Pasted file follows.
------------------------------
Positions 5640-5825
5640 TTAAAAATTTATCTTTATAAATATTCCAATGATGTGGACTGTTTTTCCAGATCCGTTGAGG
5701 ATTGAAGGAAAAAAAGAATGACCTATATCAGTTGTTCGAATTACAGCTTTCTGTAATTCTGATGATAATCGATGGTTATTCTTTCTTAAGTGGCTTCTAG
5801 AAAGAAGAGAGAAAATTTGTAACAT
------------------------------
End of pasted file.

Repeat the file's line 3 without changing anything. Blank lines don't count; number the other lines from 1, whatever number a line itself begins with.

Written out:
5701 ATTGAAGGAAAAAAAGAATGACCTATATCAGTTGTTCGAATTACAGCTTTCTGTAATTCTGATGATAATCGATGGTTATTCTTTCTTAAGTGGCTTCTAG